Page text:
Captain Cook’s Endeavour May Have Been Found

Archaeologists say there’s an 80 to 100 percent chance they’ve discovered the legendary ship.

Stunning news out of the Unites States this morning with the apparent discovery of Captain James Cook’s ship Endeavour off the coast of Rhode Island.

The British explorer sailed the Endeavour on his first voyage to Australia and New Zealand.

It was last seen in 1778, renamed the Lord Sandwich, being used as a transport ship during the Revolutionary War.

The Rhode Island Marine Archaeology Project (RIMAP), who have allegedly discovered the ship, say they are 80 to 100 percent certain it’s the Endeavour.

“The RIMAP has mapped nine archaeological sites of the 13 ships that were scuttled in Newport Harbour in 1778 during the American Revolution,” said the team.

““One group of five ships included the Lord Sandwich transport, formerly Captain James Cook’s Endeavour. RIMAP now knows the general area of Newport Harbour where those five ships were scuttled.”

In the next stage of the investigation, the team will conduct an extensive study of each vessel and its artefacts to determine which is which. 

James Cook, one of the greatest navigators, explorers and cartographers of the Age of Enlightenment, had humble beginnings as a farm boy. Born on 27 October 1728 to a local Yorkshire lass and a Scottish immigrant labourer, Cook was a bright, hardworking student. He left school at 16, became an apprentice sailor at 18 and joined the navy nine years later.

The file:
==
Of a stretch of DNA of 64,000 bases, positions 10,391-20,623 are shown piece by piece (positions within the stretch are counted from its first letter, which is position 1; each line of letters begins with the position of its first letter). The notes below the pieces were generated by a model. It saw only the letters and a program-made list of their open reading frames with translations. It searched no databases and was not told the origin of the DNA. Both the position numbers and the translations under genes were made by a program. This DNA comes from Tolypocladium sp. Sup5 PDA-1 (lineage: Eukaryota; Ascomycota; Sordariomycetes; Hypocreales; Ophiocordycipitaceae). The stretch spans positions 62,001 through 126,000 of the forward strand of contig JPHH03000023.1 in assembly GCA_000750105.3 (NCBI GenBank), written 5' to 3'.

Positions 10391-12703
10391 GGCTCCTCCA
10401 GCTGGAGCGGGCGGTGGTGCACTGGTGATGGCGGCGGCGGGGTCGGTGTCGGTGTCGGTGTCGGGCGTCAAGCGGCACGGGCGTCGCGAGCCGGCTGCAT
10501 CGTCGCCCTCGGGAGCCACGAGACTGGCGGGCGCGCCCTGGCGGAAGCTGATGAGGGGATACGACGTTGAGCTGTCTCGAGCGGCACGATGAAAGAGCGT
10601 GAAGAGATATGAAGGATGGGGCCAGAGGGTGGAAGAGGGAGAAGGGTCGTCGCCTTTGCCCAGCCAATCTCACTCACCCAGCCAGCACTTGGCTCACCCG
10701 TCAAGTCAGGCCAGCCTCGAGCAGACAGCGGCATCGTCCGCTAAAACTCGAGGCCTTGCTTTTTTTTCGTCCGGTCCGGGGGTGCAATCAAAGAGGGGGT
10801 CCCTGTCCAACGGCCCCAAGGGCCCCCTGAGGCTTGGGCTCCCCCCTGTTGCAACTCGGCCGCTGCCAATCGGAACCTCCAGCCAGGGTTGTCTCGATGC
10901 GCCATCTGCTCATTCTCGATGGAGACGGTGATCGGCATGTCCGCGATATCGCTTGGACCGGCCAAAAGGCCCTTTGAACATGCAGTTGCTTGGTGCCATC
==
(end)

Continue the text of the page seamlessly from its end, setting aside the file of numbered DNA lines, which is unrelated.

In 1768 Cook was chosen to lead an expedition on Endeavour Bark to the South Seas to observe the transit of Venus across the face of the Sun. Naturalist Joseph Banks was on board.

In Tahiti, with observations complete, Cook opened secret orders to continue south in search of the fabled ‘Unknown Southern Land’. After charting parts of New Zealand, he reached New Holland (Australia), where he landed, made contact with Aboriginals, mapped parts of the east coast and claimed it for England. Briefly shipwrecked on the Great Barrier Reef, he sailed north and west to complete the first of his two global circumnavigations.

A year later he again set off in search of the Unknown Southern Land. He spent much of 1772–75 sailing the high southern latitudes fighting pack ice and storms. He came within 150 miles of Antarctica and, though he never saw it, continued to believe in its existence.

Cook visited Adventure Bay on Tasmania’s Bruny Island during his third voyage, sailing first to the South Seas, then north to the Pacific coasts of North America and Siberia. While returning to England via Cape Horn, he stopped in the Sandwich Islands (Hawaii), where he was killed on 14 February 1779 during a confrontation between his crew and the locals. In an honour ritual believed to express how highly regarded he was by the Hawaiians, his heart was eaten by the four most powerful chiefs.

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